This Friday March 11th is the opening of POLIFICATION a new group show at PlasticMurs gallery in Valencia, Spain that will count with the participation of Spanish and international artists like Etnik (IT), Jessica Hess (US), Manolo Mesa, Mohamed Lghacham and Sebas Velasco (ES).
POLIFICATION, a linguistic construction that derives from the words Polis (Greek for city) and Polify (to make something useless in a careless way), speaks about our relationship to the city, the constant development of the urban landscape that surrounds us, and how we relate to it. The exhibition offers an intimate and nostalgic portrait of the city seeing through the eyes of these five artists, focusing on its overwhelming and uncontrolled growth, and what these changes mean for them.
‘We live in agitated cities —Roberto Arlt would have called them epileptic cities— that overwhelm us. At times it’s because of their strange growth through general plans of housemanization urban planning, sometimes out of habit, sometimes by the way in which the substrate populations overlap each other,as layers of time, as waves of migration, as organized gangs defining their areas of operation in neighbourhoods and suburbs. Our territory, we, our cities now, are the post evolution of the modern city invented by the romantic flânerie of the nineteenth century and the futuristic art of the twentieth century —Metropolis, the Paul Citroën collage always comes to mind—, several global wars and postmodern reconstructions, all revolutions, paying attention to phenomena such as gentrification and the nonsense that governs the media world.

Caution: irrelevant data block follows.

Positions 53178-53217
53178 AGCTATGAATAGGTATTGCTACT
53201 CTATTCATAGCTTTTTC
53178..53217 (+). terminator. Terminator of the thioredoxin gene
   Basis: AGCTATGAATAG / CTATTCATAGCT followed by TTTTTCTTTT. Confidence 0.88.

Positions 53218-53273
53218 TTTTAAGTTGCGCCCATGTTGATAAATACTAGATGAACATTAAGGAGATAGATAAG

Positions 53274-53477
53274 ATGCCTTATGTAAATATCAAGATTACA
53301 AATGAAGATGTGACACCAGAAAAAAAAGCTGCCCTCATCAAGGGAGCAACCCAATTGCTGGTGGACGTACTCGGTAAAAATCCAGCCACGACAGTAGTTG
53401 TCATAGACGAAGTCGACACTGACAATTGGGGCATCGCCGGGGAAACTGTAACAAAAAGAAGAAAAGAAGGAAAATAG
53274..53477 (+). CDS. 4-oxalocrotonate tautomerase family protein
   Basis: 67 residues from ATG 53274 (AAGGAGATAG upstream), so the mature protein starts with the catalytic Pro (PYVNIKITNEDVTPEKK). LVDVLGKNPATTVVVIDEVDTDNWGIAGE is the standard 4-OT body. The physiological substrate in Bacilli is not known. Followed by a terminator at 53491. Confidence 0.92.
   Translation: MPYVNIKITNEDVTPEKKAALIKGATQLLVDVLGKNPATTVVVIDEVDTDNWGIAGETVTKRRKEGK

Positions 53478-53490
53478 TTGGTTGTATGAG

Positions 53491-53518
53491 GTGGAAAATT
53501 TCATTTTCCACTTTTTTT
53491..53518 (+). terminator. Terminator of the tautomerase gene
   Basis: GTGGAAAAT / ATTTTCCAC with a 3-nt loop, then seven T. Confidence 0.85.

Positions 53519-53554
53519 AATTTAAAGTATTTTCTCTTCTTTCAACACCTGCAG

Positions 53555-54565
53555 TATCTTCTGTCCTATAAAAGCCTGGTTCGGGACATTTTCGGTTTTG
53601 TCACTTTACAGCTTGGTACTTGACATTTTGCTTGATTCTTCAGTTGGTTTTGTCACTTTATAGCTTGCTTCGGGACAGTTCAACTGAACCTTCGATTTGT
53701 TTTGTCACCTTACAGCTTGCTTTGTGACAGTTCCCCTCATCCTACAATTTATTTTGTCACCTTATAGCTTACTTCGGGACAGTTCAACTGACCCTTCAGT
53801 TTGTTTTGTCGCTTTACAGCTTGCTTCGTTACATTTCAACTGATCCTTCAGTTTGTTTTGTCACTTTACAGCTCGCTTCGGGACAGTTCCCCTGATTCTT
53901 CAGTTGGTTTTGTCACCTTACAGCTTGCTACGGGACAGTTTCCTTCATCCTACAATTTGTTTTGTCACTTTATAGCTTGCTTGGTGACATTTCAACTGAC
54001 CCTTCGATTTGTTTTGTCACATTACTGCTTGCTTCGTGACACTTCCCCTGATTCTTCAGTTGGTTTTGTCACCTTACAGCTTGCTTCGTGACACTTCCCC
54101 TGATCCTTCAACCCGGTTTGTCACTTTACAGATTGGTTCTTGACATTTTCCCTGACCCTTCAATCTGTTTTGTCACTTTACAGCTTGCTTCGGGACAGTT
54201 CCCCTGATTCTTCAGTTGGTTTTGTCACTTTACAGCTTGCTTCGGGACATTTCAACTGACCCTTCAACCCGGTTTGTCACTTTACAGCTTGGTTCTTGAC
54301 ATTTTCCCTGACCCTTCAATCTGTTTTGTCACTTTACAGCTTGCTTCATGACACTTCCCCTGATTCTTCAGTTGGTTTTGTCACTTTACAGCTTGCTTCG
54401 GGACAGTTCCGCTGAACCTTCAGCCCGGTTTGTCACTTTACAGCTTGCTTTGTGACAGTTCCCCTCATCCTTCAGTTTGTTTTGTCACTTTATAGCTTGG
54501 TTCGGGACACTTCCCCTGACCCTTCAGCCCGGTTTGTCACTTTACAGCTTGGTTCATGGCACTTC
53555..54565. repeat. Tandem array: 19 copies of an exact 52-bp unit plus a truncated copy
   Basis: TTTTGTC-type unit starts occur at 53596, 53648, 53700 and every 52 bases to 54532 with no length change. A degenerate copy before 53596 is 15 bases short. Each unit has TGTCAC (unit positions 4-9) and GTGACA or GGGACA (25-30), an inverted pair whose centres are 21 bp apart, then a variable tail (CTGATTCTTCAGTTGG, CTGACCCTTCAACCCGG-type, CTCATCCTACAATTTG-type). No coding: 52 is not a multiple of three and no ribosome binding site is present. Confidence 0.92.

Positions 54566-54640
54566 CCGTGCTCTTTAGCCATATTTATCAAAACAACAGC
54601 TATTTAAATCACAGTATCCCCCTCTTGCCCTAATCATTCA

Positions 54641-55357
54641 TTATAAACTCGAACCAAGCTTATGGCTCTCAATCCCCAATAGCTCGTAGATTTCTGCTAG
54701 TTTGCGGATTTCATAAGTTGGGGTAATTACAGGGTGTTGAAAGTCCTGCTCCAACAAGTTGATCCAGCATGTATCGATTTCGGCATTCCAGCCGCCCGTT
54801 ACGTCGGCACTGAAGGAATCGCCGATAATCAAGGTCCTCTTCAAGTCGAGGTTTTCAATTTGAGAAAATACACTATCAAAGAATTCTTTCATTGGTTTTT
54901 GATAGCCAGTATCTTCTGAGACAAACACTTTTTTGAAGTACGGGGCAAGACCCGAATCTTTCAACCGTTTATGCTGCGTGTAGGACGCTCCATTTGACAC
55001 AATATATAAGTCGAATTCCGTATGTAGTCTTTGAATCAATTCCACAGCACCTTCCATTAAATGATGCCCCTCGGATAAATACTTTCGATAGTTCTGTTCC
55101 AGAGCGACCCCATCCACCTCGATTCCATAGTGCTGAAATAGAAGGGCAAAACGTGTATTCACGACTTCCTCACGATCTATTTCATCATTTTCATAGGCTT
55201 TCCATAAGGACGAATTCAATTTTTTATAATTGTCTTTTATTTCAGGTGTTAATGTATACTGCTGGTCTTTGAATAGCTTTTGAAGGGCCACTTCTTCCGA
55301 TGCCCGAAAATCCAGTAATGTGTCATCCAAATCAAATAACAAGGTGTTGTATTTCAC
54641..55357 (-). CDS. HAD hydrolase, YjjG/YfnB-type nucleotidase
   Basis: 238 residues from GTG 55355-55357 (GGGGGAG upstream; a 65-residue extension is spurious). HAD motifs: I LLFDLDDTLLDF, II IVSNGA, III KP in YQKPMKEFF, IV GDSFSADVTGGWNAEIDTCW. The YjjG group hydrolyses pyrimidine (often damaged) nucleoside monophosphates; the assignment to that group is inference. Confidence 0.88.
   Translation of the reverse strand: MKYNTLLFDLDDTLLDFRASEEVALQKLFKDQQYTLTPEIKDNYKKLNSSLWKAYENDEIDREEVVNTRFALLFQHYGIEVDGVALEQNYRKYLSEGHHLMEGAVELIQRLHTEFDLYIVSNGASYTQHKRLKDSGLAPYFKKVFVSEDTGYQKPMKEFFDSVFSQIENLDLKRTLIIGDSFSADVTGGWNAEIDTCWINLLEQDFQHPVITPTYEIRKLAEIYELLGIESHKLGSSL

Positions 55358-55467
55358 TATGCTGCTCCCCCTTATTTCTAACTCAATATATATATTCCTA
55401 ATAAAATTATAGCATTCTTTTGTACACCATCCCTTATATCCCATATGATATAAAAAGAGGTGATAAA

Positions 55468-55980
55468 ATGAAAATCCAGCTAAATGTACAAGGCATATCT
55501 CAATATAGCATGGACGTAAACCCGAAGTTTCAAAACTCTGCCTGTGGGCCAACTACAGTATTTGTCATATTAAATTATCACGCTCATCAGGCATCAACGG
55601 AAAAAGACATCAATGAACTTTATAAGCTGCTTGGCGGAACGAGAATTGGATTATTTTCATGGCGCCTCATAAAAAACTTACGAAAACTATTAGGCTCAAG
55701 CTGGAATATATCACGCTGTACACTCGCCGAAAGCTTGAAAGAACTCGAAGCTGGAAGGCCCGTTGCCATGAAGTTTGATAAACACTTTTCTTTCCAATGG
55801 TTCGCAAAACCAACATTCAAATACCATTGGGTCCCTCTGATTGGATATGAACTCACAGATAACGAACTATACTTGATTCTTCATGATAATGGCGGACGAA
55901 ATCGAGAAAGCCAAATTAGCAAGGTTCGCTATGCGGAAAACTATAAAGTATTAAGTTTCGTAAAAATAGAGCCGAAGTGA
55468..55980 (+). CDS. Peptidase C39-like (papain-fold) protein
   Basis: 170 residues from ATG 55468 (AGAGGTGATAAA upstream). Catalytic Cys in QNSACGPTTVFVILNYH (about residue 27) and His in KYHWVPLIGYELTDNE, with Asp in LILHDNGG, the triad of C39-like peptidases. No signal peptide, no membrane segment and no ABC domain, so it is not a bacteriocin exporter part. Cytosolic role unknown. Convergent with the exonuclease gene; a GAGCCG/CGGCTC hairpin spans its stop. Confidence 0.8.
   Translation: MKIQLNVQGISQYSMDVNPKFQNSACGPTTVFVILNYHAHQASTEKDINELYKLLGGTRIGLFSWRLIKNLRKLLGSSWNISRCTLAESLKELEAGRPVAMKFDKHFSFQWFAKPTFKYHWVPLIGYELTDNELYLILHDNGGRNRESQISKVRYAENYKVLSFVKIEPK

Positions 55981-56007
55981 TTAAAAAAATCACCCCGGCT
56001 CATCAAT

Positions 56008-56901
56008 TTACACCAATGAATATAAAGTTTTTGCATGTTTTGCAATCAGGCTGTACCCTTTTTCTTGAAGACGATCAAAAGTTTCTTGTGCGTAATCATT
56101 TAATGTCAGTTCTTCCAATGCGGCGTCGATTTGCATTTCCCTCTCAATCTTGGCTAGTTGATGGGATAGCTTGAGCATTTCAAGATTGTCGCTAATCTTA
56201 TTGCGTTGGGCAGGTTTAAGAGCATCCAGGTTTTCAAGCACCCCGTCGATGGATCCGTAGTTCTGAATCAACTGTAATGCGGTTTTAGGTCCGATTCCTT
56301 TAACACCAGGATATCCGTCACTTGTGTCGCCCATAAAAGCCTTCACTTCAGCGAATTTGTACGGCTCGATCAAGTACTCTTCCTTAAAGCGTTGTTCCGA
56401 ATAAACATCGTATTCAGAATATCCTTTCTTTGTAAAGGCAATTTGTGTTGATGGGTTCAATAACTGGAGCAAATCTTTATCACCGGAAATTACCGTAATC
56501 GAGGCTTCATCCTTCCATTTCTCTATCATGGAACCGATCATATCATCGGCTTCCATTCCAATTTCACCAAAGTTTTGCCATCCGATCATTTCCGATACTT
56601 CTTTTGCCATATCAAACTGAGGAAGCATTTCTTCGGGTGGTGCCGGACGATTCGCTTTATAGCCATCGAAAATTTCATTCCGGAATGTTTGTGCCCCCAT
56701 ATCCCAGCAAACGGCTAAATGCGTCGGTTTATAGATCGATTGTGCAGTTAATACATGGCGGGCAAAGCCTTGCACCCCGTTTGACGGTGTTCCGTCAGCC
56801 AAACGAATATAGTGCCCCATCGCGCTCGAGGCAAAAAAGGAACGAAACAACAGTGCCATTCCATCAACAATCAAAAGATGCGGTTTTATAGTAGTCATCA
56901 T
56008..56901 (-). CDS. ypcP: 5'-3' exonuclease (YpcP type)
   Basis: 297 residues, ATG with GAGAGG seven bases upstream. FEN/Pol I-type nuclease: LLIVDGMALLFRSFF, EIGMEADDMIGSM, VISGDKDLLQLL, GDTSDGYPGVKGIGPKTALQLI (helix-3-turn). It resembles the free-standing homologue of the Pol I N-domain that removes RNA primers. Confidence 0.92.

Everyone in their home and everyone in our districts are forced to the limit by the city’s demands. We push our apartments as we also push the margins of urban reinvention to a sea of masonry and construction, which are our history and resources, so often stupidly neglected. The painting en cuadro of Manolo Mesa and Mohamed L’Ghacham show these scenarios, the worn out spaces for this necessary action, setting the right place or the people who live in them; Sebas Velasco’s work transfers the power and urgency of the act of painting on the street, underlining it’s complaint; On his behalf, Alessandro Etnik’s geometric structures build an abstract vision, an ideal, with simple lines. The four previous artists develop part of their work on the street, and the contrasting element is set by Jessica Hess’ hyperrealism, not involved with walls but transferring onto canvas the beauty of the horror vacui of a total invasion of tags and graffiti that, with hysteria, recall to the deterioration of our cities.’ – Ricardo Forriols, Vice-dean of Culture, UPV.
POLIFICATION opens this Friday March 11th and will be on view until april 8th at PlasticMurs gallery located on Calle Denia 45, Valencia, Spain.
Images courtesy of Vicente Torres (PlasticMurs)
Founder and editor of Urbanite. Street Art lover who after the finishing her MA thesis on the muralist movement in the 1920-50s, developed a fascination for street art and graffiti that eventually led to collaborations with different art blogs, including the creation of this one.